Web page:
CALGARY - When Rene Paredes announced to his parents a decade ago he wanted to play American football, his mother was a bit worried.
All she knew about the game was the hitting.
“Now, she just worries if I miss the field goal,” the Calgary Stampeders kicker said. “Every time I line up, she’s worried I would miss it. She lives and dies with my kicks.”
Paredes and his family emigrated to Miami, Fla., from Venezuela when he was a teenager, and he was a perfect fit for kicking because of his soccer background.
Once his family figured out he was mostly staying out of the violence, they became huge supporters, all through his time in high school in Miami, at John Abbott College (CEGEP) and then at Concordia University.
So when Paredes heads to his adopted hometown of Montreal to play Sunday for the first time against the Alouettes at Molson Stadium, it will be in front of a large contingent of friends and family.
The 26-year-old is excited, but this is a business trip above all else. He’s trying to take care of the ticket requests before the flight takes off Saturday morning.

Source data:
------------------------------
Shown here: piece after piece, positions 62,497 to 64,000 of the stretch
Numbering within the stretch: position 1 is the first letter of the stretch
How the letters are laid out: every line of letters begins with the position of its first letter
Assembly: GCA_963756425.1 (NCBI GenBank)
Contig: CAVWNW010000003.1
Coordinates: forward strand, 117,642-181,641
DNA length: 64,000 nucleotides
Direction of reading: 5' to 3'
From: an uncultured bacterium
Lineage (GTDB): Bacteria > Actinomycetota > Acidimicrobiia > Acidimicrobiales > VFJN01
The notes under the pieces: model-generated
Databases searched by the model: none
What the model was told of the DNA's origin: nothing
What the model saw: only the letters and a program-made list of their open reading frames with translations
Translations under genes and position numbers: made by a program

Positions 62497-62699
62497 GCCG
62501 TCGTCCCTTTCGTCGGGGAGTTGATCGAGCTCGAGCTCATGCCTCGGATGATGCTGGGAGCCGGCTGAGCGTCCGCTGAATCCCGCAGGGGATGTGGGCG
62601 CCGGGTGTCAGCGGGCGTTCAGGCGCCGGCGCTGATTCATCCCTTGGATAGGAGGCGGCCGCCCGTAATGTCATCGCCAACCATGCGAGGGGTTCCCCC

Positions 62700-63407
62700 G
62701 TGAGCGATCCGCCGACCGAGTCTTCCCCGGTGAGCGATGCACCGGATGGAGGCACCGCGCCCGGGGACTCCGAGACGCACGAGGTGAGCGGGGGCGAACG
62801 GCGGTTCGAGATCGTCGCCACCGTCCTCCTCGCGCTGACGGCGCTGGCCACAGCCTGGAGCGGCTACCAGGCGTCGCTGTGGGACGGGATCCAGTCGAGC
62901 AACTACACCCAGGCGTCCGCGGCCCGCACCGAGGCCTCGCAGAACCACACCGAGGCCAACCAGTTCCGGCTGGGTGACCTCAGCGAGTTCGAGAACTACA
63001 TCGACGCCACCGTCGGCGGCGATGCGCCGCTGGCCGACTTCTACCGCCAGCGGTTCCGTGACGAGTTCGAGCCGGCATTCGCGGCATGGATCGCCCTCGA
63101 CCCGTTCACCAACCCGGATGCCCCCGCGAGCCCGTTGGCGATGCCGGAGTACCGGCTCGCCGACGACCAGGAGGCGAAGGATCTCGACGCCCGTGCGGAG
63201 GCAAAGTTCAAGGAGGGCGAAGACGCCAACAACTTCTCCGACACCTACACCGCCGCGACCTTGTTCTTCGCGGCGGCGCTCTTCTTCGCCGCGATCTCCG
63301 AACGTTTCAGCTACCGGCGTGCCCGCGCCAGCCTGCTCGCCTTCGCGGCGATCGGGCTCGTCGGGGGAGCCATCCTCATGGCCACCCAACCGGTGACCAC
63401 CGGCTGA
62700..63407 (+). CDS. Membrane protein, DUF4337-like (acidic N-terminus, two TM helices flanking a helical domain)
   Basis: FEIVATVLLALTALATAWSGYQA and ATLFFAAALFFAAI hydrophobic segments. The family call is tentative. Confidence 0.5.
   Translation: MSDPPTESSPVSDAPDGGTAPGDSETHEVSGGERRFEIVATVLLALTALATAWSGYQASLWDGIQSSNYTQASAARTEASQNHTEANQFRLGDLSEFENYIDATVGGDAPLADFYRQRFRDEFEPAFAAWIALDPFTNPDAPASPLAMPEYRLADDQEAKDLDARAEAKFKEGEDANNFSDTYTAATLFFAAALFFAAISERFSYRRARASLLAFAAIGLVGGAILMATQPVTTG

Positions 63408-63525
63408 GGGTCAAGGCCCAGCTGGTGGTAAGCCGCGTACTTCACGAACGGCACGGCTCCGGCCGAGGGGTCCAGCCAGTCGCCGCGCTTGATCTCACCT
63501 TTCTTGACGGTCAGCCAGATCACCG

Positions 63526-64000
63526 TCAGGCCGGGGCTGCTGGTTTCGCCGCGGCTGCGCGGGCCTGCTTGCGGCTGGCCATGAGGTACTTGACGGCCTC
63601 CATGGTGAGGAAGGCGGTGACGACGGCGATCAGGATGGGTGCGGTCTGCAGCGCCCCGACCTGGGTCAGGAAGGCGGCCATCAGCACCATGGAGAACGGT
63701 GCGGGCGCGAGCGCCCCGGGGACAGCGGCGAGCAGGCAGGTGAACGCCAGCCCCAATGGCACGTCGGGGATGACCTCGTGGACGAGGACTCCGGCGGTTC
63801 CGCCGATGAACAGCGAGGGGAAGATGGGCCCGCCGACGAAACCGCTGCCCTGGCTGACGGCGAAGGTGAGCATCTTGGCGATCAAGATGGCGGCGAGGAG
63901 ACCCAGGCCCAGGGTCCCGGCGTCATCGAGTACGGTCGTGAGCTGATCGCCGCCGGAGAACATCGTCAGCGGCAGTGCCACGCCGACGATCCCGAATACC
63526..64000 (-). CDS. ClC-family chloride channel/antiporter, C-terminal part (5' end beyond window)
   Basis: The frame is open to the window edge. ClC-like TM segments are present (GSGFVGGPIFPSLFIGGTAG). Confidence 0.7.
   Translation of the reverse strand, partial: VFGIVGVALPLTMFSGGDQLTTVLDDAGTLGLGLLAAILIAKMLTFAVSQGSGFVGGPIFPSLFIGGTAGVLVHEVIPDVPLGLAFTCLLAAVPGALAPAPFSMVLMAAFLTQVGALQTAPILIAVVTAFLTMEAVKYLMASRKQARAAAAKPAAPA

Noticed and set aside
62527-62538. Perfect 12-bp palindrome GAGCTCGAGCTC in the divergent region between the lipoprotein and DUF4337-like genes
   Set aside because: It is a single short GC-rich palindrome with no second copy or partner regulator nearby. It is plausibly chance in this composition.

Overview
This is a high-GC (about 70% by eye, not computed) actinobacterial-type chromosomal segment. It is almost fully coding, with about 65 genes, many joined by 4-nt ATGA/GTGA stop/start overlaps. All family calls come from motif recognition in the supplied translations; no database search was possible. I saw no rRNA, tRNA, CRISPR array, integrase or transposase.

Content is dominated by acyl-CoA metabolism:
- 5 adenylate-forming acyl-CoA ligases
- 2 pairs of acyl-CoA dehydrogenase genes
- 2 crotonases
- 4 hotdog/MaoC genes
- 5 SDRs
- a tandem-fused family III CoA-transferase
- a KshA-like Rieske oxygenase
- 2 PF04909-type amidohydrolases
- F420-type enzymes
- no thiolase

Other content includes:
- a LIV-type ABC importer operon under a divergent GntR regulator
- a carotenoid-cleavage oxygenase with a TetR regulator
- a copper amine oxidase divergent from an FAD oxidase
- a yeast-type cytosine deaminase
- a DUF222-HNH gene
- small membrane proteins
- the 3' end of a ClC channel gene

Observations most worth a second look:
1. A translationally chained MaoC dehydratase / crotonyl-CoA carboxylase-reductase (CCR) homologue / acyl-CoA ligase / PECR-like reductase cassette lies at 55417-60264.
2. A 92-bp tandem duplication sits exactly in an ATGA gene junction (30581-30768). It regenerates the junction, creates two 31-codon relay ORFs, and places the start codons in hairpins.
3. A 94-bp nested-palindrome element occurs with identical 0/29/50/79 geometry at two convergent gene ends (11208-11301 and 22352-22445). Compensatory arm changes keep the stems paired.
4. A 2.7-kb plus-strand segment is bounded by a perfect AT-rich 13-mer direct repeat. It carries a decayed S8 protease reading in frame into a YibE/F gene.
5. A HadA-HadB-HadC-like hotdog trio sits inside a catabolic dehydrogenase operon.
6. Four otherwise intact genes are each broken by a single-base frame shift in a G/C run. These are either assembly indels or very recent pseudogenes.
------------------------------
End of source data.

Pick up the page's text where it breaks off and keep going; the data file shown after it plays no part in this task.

“I have to stay focused,” Paredes said. “I’m going to be home for dinner and there for a few hours, but at the same time, I’m not going out to see all my friends that I wish I could do. The only thing I’m worried about it is seeing my parents for a bit.”
Paredes had his parents, brother and girlfriend at the Alouettes’ visit to Calgary Aug. 27, while also at the visit to Toronto two weeks ago.
While Paredes said his parents are getting up to speed on football, sometimes CFL rules require some explanation.
When Stampeders returner Larry Taylor returned a missed field-goal for a touchdown against the B.C. Lions, Paredes needed to answer the question as to why it happened.
“Every game, they ask a new question,” Paredes said. “They follow the league through me.”
Paredes feels good going home to play. He had a solid week of practice and missed only one field goal — a 57-yarder — to end Thursday’s session.
He also feels confident in Molson Stadium, as the wind doesn’t swirl like it does out West.
“The only Alouettes game I’ve been to was Olympic Stadium in the playoffs,” Paredes said. “(CIS games) were never packed like an Alouettes game. I’m anxious to see how it is.”
TEAMS HONOUR VICTIMS
For the rest of this season, the Stampeders and Edmonton Eskimos will wear a decal on their helmets to honour the victims of a tragic accident in Grande Prairie.
Four teenage football players were killed and one is in critical condition after a car accident Saturday. To honour the victims, the Stamps and Eskimos will wear the ‘W’ logo of the Grande Prairie Warriors for the remainder of 2011.